1. Layered flavours
The secret to keeping from getting bored of meat-free cuisine is to add as much flavour and texture as possible. And to do this, be sure to not skimp on the layers. Grilled and tender vegetables, fresh and crunchy lettuce and greens, spices, sauces and marinades; the important thing is to keep on adding!
2. Nutritional yeast
Rich in protein, this yellow, flaky yeast has a slightly salty taste similar to that of cheese. It dissolves completely in liquids and can therefore enhance any sauce beautifully. It can be sprinkled on pasta and vegetables, or even combined with breadcrumbs to coat certain foods. It is a very practical ingredient! You can find nutritional yeast in natural food stores and in the organic food section of some supermarkets.
3. Soy sauce
Indispensable in many Asian dishes, soy sauce can enhance pad thai, vegetable stir-fries and soups. Its umami taste (the fifth basic taste after salty, sweet, sour and bitter) amplifies the flavour of food. So be sure to add it to your sauces and marinades.
Pad Thai with Cripy Tempeh and Broccoli
Whether it’s as nuggets or croutons, you’ll love making plant proteins crispy. Simply coat tofu with cornstarch, flour, breadcrumbs or panko before browning in a skillet. The tofu gains some texture and becomes absolutely tasty.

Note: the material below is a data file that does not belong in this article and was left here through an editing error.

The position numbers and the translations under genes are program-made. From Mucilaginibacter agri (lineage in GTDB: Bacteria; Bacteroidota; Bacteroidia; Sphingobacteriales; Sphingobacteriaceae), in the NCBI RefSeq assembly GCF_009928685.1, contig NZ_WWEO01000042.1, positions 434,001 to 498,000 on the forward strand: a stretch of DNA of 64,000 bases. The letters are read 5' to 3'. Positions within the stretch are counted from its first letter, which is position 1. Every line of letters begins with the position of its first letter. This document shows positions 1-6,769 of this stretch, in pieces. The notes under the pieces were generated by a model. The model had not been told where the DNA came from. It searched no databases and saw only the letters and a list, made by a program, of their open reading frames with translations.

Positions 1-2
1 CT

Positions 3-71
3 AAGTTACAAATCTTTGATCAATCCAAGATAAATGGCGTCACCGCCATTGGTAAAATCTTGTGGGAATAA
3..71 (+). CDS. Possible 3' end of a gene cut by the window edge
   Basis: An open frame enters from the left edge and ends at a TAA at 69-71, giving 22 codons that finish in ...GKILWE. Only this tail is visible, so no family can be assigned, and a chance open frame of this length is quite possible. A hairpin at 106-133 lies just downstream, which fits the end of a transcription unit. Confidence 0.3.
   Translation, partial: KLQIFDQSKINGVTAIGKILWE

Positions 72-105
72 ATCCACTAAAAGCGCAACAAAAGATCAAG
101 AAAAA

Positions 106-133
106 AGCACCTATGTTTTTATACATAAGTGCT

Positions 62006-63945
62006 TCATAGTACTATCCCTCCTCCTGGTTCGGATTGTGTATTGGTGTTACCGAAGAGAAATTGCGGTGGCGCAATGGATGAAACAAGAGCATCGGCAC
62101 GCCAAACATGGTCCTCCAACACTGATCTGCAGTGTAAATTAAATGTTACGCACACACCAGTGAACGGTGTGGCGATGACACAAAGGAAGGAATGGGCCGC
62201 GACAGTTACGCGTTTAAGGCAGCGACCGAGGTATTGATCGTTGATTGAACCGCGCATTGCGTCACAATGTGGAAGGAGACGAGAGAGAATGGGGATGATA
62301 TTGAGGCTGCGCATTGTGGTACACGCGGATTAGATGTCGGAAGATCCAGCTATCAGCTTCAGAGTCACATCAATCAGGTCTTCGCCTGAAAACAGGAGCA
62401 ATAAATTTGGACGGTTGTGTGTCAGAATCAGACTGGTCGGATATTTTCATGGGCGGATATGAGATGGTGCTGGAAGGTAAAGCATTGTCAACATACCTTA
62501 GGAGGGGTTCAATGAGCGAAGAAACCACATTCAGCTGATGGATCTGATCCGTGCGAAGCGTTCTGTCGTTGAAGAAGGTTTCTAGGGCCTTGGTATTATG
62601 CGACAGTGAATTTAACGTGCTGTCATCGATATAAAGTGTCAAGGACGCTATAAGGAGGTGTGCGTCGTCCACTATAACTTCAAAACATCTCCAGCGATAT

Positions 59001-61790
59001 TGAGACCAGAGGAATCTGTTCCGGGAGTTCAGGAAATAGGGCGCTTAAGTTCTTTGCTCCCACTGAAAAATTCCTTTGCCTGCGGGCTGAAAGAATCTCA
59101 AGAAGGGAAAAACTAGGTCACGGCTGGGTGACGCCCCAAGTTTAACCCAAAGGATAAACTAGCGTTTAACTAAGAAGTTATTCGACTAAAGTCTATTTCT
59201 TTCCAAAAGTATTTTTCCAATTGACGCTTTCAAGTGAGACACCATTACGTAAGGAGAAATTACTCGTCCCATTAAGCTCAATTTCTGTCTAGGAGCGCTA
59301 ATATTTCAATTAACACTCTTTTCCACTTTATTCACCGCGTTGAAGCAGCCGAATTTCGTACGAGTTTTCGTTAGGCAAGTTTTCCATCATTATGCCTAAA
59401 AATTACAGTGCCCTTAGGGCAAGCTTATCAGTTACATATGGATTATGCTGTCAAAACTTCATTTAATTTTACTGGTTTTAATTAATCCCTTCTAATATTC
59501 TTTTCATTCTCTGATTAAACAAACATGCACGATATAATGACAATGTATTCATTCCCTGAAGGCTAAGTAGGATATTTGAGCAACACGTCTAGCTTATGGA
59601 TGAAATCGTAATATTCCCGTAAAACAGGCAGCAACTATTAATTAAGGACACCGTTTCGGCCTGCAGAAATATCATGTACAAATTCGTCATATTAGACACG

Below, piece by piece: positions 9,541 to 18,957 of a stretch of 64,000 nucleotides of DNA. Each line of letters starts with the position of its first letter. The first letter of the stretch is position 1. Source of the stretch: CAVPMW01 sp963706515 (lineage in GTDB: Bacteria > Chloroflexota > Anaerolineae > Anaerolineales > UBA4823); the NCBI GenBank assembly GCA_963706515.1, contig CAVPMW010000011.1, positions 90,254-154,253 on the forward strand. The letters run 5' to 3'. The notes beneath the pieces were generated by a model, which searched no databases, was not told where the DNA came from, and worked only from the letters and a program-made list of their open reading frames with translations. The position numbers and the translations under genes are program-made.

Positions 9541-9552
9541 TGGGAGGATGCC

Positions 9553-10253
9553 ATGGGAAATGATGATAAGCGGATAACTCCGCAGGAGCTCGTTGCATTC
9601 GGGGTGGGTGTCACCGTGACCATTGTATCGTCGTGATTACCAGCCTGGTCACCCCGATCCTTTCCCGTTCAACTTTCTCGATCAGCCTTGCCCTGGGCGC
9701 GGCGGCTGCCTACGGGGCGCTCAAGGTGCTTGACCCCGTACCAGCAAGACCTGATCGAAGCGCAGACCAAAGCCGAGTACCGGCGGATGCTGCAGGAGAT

It’s not surprising that citrus fruits bring a touch of acidity to dishes in which they are incorporated. But their contribution is particularly important in vegetarian recipes where flavours need to be deepened. Squeeze some lemon juice into a vinaigrette, include it in a veggie pâté or add a few drops of lime juice to pad thai.
Edamame and Cilantro Veggie Pâté
6. Creamy soy preparation
To get the smooth consistency of cream in vegan dishes, pour a soy and sunflower oil preparation (such as Belsoy brand) into soups, sauces and even certain desserts. We added it to this creamy quinotto. Its thickness is comparable to that of 15% cream.
BARLEY AND QUINOA
Quinoa Risotto with Peas and Mushrooms (Quinotto)
7. Seeds and nuts
For an easy protein fix, our reflex is to turn to nuts and seeds. Pecans, almonds, sunflower or pumpkin seeds, for example, are used to add a touch of crunch to a salad, a smoothie bowl or as the main component of chewy bars or spreads. Since nuts can sometimes be expensive, seeds are a more affordable option.